Spring 2014

China’s Workers Movement & the End of the Rapid-Growth Era

Mary E. Gallagher

China's rapid economic growth period was predicated on a development model that exploited the stark divide between its urban and rural citizens. As the workshop of the world, Chinese factories tapped the vast surplus labor of the countryside. Rural workers' expectations were low, but their desire for new employment opportunities was boundless and their numbers seemed limitless. Three decades later, these conditions have changed: workers' expectations are higher and their numbers are diminishing as the population ages. Labor disputes and strikes are endemic as the expectations and aspirations of workers outpace the nation's slowing growth rate. Compared to the anemic labor movements in the West, China's workers are emboldened, though they are still hampered by a repressive political environment and strict constraints on freedom of association. Conflict is spontaneous and settlement is ad-hoc. Like many authoritarian regimes, the Chinese Communist Party has difficulty committing to the institutionalization of labor conflict as it heightens the possibility of social empowerment. The state remains in charge, which also means that labor-capital conflict almost invariably metastasizes into a confrontation between workers and the state.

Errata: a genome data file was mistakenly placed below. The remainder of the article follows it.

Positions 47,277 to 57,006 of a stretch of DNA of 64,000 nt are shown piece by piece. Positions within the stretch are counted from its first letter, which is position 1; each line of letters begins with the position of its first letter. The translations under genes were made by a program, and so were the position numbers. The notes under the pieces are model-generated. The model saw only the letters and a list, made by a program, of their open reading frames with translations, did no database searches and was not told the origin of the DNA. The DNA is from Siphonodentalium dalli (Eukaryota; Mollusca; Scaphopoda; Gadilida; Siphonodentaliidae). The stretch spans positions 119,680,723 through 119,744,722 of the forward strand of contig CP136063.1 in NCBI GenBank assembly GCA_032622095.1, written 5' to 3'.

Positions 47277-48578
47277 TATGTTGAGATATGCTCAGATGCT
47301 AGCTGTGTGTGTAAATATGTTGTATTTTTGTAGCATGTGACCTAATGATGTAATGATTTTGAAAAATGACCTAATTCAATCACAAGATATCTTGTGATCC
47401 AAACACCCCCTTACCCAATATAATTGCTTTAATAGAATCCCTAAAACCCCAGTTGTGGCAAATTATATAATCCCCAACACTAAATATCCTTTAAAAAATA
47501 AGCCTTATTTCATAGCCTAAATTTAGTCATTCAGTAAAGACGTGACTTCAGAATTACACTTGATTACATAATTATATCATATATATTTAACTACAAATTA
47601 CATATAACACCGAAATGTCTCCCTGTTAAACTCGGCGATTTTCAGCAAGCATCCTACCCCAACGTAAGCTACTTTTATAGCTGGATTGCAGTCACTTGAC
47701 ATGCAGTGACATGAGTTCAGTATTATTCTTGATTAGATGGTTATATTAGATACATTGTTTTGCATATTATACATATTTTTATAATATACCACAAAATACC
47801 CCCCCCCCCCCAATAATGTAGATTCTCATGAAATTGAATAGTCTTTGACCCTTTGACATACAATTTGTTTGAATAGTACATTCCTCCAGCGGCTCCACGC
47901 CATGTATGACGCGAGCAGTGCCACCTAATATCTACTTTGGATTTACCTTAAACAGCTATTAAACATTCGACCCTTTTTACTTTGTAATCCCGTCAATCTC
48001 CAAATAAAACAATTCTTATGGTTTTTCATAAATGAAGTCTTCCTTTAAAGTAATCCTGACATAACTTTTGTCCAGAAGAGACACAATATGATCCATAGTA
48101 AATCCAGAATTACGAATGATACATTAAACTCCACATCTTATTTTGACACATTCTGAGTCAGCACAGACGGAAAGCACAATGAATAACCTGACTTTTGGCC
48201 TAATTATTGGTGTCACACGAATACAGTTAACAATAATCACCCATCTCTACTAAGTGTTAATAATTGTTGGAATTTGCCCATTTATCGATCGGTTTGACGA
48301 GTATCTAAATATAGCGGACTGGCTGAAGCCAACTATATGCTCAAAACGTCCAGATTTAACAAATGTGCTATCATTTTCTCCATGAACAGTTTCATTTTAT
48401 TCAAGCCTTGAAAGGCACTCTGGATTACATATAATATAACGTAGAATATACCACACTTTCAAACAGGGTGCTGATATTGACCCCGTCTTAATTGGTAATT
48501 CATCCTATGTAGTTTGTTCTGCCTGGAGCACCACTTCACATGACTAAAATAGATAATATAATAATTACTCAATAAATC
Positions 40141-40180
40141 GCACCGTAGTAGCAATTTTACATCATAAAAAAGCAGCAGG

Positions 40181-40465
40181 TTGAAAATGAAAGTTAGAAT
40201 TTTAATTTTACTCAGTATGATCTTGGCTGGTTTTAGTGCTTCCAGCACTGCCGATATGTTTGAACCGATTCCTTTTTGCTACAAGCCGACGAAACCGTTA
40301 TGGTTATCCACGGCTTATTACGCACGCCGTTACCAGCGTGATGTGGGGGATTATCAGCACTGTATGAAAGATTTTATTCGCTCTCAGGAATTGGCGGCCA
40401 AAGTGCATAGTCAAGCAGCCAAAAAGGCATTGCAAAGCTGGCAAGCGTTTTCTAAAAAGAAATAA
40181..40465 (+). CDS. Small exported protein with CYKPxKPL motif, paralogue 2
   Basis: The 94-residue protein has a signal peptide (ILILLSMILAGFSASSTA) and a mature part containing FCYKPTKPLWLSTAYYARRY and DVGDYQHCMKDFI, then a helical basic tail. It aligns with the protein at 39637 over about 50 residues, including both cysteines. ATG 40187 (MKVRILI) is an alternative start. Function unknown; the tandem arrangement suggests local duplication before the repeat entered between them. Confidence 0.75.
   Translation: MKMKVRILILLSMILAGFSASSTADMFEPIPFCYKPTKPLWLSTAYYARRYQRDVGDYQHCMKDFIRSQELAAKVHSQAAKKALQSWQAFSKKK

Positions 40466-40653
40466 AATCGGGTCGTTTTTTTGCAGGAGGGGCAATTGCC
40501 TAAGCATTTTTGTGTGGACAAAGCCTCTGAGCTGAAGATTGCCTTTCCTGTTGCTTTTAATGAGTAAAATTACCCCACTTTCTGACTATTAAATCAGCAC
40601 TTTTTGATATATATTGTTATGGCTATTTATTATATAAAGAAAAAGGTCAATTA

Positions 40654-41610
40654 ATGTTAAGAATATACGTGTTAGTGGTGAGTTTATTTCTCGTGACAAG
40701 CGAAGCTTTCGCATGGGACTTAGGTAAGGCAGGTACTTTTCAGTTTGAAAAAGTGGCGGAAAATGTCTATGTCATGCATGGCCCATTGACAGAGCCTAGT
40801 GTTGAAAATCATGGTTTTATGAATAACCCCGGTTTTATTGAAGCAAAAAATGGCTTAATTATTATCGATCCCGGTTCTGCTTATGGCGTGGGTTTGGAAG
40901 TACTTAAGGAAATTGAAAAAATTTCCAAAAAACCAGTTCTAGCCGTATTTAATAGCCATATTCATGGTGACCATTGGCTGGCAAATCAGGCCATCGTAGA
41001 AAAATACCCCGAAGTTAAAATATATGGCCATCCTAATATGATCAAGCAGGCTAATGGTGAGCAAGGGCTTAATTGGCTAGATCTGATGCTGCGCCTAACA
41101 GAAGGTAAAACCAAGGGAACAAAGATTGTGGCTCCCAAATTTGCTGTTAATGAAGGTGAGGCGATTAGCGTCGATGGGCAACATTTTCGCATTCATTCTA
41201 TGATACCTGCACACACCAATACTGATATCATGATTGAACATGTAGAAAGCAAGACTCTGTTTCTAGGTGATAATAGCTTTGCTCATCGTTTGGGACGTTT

MARY E. GALLAGHER is Associate Professor of Political Science at the University of Michigan, where she is also the Director of the Center for Chinese Studies. Her publications include Contagious Capitalism: Globalization and the Politics of Labor in China (2005), From Iron Rice Bowl to Informalization: Markets, Workers, and the State in a Changing China (edited with Sarosh Kuruvilla and Ching Kwan Lee, 2011), and Chinese Justice (edited with Margaret Woo, 2011).

To read this essay or subscribe to Dædalus, visit the Dædalus access page
Access now